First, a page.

There is also the headcovering passage in 1 Corinthians 11.  (It is quoted at the bottom of this post.)  I have read all of the arguments against a scriptural mandate for covering.  I do not extend any obligation to cover to other Christian women.  However, Christian women, worldwide, covered their heads at prayer from the beginnings of Christianity all the way until the advent of Feminism in the 1960s.  If nearly 2000 years worth of Christians, across times, cultures, Church affiliation, and geographic boundaries, interpreted this passage to extend beyond the limited culture of Corinth, that is good enough for me.  I think I’ll go with nearly 2000 years of Christian practice over 40 years of Feminism.  I also believe that the writings of the Church Fathers clarify that it was the practice  in the early church to cover.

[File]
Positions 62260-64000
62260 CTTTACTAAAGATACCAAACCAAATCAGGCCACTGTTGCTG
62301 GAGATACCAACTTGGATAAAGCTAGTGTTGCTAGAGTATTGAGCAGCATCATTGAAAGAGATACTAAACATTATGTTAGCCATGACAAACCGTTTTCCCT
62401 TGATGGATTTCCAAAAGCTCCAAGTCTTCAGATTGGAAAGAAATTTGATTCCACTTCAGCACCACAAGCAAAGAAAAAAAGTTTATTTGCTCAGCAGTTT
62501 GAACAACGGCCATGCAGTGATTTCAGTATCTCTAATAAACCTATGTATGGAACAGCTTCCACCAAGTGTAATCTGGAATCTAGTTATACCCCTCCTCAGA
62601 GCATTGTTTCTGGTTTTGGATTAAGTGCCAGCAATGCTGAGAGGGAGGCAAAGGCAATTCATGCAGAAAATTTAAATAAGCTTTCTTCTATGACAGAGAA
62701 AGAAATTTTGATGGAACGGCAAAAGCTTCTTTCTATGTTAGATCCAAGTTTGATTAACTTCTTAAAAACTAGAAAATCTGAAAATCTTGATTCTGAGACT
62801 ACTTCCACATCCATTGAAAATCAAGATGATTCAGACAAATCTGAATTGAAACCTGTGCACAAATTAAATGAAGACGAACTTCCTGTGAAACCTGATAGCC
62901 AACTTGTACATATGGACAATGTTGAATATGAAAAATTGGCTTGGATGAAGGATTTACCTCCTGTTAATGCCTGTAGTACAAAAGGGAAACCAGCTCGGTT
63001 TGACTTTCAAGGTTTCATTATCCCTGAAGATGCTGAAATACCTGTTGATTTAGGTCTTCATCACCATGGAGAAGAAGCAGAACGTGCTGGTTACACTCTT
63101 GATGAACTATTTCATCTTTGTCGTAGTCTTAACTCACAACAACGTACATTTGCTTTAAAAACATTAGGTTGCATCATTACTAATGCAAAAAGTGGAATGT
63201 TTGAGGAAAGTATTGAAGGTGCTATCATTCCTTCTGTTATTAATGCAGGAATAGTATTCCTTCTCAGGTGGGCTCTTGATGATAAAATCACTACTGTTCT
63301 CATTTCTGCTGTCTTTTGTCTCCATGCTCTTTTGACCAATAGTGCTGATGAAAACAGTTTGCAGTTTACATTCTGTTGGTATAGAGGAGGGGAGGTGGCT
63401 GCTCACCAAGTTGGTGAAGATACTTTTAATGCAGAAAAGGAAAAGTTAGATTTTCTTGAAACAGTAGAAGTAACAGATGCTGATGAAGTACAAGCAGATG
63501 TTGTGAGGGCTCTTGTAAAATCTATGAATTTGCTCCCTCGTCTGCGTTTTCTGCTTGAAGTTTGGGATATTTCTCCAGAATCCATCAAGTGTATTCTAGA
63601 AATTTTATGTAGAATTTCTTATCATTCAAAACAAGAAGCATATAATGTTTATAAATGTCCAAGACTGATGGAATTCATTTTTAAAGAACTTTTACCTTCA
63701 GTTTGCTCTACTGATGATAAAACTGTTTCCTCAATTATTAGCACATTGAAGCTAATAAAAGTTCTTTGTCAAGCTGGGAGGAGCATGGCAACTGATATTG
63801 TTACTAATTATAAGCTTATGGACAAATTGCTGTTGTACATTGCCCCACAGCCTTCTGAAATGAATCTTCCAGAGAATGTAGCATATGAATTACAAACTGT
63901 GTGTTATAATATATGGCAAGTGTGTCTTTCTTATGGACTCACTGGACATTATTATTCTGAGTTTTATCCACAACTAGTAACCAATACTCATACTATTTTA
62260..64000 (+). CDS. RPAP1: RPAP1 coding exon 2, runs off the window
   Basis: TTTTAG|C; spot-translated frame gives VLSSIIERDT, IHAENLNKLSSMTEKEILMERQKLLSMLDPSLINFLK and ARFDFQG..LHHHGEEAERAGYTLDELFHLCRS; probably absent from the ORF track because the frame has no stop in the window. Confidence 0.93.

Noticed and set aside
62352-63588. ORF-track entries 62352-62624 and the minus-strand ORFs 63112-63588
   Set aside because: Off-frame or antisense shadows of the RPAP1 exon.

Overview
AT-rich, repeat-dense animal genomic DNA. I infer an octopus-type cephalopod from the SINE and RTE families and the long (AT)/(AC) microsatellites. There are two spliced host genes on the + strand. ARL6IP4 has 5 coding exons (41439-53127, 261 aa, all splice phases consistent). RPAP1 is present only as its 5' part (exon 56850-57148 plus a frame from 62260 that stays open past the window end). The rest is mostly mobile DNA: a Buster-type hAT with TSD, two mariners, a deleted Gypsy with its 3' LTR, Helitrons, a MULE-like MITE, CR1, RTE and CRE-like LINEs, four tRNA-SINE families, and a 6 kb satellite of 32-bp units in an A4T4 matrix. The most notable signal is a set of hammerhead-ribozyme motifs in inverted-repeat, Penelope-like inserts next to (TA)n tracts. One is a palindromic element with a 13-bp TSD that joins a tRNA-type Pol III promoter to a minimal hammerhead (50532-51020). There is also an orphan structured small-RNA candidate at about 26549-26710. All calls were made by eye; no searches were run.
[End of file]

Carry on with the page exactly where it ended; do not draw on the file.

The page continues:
I find that people who do not know me, but see me veiled, assume that my husband is aggressive and controlling.  Nothing could be farther from the truth.  My choice to veil is my own.  He supports that choice, but had nothing to do with its initiation.  I do, however, respect and value my husband’s role as a leader, protector, and provider in our family, and my veiling is also a nod to that respect.  I do not believe that covering subjugates a woman.  I believe that covering elicits, even demands, respect for the sacredness of womanhood.  In a culture that devalues women by exposing them, veiling restores a level of respect for her honor.

I have read plenty of reactions from women regarding others who cover, some of which suggest the the woman who veils considers herself more “holy” or spiritual than the one who does not.  Covering is about me and God, not about me and the woman in the next pew.  If anything, veiling can be very humbling.  It’s not easy being counter cultural…or wondering what others are thinking about the practice.

I’m sure that there are women who believe that covering is essential to salvation, but I personally have never met or communicated with one.  For most women, covering is something that one feels called to do, not required to do.